3 Steps for a Clean Edit in LightroomMatt Le
There is nothing more classic and simple than a clean edit. Starting with a RAW image straight out of the camera gives you the perfect clean base to begin. Achieving a clean edit in Lightroom is easy if you follow these 3 simple steps.

1. Set Your White Balance

Accurate white balance is the key to a really clean edit. Ensuring that your colors are accurately represented will help the photo look bright and true to life.

In Lightroom, the easiest way to set your white balance is with the dropper tool. You’ll find it at the top section of the Basic Panel.

Click on the dropper to activate it and then find a gray neutral area to click on with the dropper. White clothing, black clothing, asphalt or cement, snow, or even the whites of the eyes can be a neutral area to get a good starting white balance.

White Balance Eye Dropper Tool in Lightroom

As you hover the dropper over areas of your image, you will see a preview of what the white balance will look like if you click there.

However, do be aware that not every neutral area you choose will show a perfect white balance. Use this preview to adjust where to click so that you can get the best starting white balance for your image.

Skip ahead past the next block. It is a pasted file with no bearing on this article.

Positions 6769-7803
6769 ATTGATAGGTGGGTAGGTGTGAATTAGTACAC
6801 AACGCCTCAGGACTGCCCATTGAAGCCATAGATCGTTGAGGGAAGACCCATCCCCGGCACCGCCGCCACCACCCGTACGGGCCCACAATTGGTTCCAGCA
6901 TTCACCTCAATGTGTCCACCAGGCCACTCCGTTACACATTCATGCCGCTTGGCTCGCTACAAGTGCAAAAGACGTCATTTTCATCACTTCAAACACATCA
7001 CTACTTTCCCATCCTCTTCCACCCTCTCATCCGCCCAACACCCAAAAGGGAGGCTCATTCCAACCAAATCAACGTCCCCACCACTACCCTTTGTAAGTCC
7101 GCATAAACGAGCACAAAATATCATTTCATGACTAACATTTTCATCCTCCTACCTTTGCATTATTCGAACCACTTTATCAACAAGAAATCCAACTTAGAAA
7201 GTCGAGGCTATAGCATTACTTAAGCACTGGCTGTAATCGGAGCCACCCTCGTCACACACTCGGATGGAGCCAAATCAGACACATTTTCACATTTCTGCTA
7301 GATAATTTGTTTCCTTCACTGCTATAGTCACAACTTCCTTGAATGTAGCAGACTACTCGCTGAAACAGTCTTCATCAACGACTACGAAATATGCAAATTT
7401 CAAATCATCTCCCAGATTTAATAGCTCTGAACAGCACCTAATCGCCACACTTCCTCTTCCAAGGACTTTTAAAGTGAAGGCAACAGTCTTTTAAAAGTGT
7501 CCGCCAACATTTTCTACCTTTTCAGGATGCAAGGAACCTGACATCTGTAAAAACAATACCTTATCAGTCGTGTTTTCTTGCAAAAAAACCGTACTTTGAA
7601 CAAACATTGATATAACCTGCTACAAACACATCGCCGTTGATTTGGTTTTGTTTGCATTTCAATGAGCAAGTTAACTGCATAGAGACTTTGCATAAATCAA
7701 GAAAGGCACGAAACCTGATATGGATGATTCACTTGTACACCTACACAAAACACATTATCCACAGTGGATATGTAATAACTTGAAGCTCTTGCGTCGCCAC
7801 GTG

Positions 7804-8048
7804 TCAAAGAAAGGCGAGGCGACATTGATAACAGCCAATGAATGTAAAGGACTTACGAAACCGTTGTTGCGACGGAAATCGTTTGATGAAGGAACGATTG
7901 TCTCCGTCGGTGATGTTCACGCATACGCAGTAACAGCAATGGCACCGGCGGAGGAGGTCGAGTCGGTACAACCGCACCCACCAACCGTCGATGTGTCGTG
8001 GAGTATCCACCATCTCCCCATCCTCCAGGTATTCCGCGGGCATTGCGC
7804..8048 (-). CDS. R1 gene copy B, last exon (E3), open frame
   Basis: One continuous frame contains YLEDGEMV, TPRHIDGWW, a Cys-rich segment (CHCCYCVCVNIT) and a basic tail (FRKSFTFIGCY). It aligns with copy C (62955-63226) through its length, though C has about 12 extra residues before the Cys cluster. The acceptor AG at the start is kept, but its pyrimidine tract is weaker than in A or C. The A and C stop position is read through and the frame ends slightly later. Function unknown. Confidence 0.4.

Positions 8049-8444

Once you have a good start, you can use the Temp and Tint sliders to make smaller adjustments to the white balance.

The more experience you gain in adjusting your white balance, the easier it will be for you to adjust your white balance without using the dropper. You will begin to see when your image is too yellow, blue, green, or red.

Red-headed girl playing the violin in the street

2. Adjust the Exposure

Ensuring that your exposure is correct will give the perfect brightness to your image. This especially applies to skin tones.

If the skin is in shadow at all, you will need to make targeted adjustments to the skin using the Adjustment Brush or Radial Filters.

Adjusting Exposure in Lightroom

Adjusting the exposure is as simple as moving the Exposure slider in the Basic Panel to the right or left as needed.

3. Add Contrast

Most every RAW image will need a little bump to the contrast. JPEGs will need a little less. You can increase the contrast by moving the Contrast slider located just below the Exposure slider in the Basic Panel just a little to the right. You can also increase the contrast by decreasing the blacks slider a bit.

Using the Tone Curve to add contrast in Lightroom

Another option for increasing the contrast is to use one of the preset settings in the Tone Curve Panel.

Next to the words Point Curve you will see the word “Linear”. Click on it and try choosing “Medium Contrast” to see an immediate contrast bump.

Before and after image

These 3 steps will have your images looking their very best with a clean and classic edit in just a few minutes!

For more Lightroom tips or to find Lightroom Presets that make editing even easier, check out www.lightroompresets.com. If you’re a Photoshop user, be sure to check out the photoshop actions and tutorials at Pretty Actions.